India VS China : India and China engage in another series of diplomatic discussions regarding the border standoff

india vs china minister S Jaishankar

External affairs minister S Jaishankar on Wednesday said that restoring normalcy in ties with China hinges on the conventional deployment of troops along the LAC

The 15th meeting of the Working Mechanism for Consultation and Coordination (WMCC) on India-China Border Affairs since the standoff began in May 2020 was held in Beijing on Wednesday, according to a statement issued by the external affairs ministry on Thursday.

The two sides had an in-depth exchange of views on how to achieve complete disengagement and resolve the remaining issues along the Line of Actual Control (LAC) in the Western Sector of India-China border areas,” the statement said.

“In the interim, both sides agreed to maintain regular contact through diplomatic and military channels and on the need to uphold peace and tranquillity on the ground in the border areas in accordance with existing bilateral agreements and protocols,” it added.

The statement made no reference to forward movement in addressing friction points at Demchok and Depsang, where troops from both sides remain deployed in close proximity to the LAC. Dozens of rounds of diplomatic and military talks have resulted in the two sides withdrawing troops from other friction points such as the north and south banks of Pangong Tso Lake, Gogra and Hot Springs.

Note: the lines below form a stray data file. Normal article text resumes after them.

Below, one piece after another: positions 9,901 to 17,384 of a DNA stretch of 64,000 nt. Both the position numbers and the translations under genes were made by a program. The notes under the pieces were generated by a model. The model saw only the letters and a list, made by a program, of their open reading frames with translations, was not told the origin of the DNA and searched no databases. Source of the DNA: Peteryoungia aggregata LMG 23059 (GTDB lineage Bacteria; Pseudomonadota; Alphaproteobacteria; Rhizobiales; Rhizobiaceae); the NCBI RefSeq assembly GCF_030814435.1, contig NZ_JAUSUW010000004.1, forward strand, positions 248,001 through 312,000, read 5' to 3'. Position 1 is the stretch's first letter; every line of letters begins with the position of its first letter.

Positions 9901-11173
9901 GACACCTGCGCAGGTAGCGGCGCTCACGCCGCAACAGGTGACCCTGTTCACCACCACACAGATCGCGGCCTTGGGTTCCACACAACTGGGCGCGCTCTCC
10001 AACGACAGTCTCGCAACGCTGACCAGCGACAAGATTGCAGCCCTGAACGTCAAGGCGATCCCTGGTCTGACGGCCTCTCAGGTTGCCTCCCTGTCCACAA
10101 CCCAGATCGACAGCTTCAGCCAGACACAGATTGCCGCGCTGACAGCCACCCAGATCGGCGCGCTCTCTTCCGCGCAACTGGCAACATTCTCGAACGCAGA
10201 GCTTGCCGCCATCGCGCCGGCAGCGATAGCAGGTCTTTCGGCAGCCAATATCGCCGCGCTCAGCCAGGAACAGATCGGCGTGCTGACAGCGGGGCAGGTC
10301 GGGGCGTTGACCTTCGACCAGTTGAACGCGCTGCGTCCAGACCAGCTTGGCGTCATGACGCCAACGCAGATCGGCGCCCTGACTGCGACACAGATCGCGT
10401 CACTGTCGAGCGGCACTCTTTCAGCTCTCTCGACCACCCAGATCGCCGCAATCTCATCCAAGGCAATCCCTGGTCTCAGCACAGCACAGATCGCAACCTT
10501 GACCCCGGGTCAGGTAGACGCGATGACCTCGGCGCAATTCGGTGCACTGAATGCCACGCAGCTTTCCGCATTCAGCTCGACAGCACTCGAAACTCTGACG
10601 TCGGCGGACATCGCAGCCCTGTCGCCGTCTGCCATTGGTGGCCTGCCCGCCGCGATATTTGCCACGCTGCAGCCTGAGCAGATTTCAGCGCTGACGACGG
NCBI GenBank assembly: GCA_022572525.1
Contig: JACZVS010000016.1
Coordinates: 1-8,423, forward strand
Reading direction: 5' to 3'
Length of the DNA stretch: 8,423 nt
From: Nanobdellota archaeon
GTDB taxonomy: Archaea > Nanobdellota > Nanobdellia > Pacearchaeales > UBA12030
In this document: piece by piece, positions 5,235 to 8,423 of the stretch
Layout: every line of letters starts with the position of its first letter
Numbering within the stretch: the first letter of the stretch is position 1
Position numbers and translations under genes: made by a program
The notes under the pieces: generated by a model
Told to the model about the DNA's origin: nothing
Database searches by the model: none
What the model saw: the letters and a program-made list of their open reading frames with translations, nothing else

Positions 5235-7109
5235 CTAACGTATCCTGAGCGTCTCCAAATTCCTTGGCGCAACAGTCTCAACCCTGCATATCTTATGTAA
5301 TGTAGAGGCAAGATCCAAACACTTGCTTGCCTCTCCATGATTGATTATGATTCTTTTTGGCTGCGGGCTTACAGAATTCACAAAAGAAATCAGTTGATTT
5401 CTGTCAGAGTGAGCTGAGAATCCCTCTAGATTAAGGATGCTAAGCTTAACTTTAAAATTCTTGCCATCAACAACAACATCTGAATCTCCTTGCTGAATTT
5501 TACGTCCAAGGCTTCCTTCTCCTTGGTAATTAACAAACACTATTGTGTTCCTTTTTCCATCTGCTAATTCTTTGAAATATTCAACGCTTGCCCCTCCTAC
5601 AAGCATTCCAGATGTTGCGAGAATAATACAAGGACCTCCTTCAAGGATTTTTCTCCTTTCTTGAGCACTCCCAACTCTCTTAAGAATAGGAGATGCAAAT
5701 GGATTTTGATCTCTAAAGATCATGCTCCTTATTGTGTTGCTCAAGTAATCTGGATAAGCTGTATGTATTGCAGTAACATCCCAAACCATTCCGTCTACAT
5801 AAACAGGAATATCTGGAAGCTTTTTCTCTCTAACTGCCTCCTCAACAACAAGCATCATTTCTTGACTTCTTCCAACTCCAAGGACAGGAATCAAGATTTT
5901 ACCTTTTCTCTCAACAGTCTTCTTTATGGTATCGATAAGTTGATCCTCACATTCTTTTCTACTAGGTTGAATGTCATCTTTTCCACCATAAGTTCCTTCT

The joint secretary (East Asia) from the external affairs ministry led the Indian delegation while the Chinese side was led by the director general of the boundary and oceanic department of the foreign ministry.

The last meeting of the WMCC was held on November 30 last year and it too had not produced any significant outcome. This was followed by the 21st round of talks between Indian and Chinese corps commanders at the Chushul-Moldo border meeting point on February 19.

After the standoff began in May 2020

The WMCC first met virtually in June the same year, shortly after a brutal clash in Galwan Valley left 20 Indian soldiers and at least four Chinese troops dead. The first fatalities on the LAC in 45 years took bilateral relations to the lowest ebb since the 1962 border war between India and China. Both sides now have some 60,000 troops each arrayed along the LAC in Ladakh sector.

India has consistently said that the overall bilateral relationship cannot be normalised without the restoration of peace and tranquillity along the LAC. China’s leadership, however, has been contending that the two sides are moving towards a normalised management of the border issue, which should be put in an “appropriate place” while the two countries take forward relations in other spheres such as trade.

External affairs minister S Jaishankar on Wednesday said that restoring normalcy in ties with China hinges on the conventional deployment of troops along the LAC, which will also shape the future relationship with Beijing.

“My first duty to Indians is to secure the border. I can never compromise on that,” Jaishankar said while responding to a question on India-China relations during an interaction with the Indian diaspora in the Malaysian capital of Kuala Lumpur.

“We’re still negotiating with the Chinese. I talk to my counterpart… Our military commanders negotiate with each other. But we are very clear that we had an agreement. There is a Line of Actual Control, we have a tradition of not bringing troops to that line. Both of us have bases some distance away, which is our traditional deployment place and we want that normalcy,” he said.

Normalcy in troop deployment will be the “basis for the relationship going forward and we’ve been very, very honest with the Chinese about it”, Jaishankar said.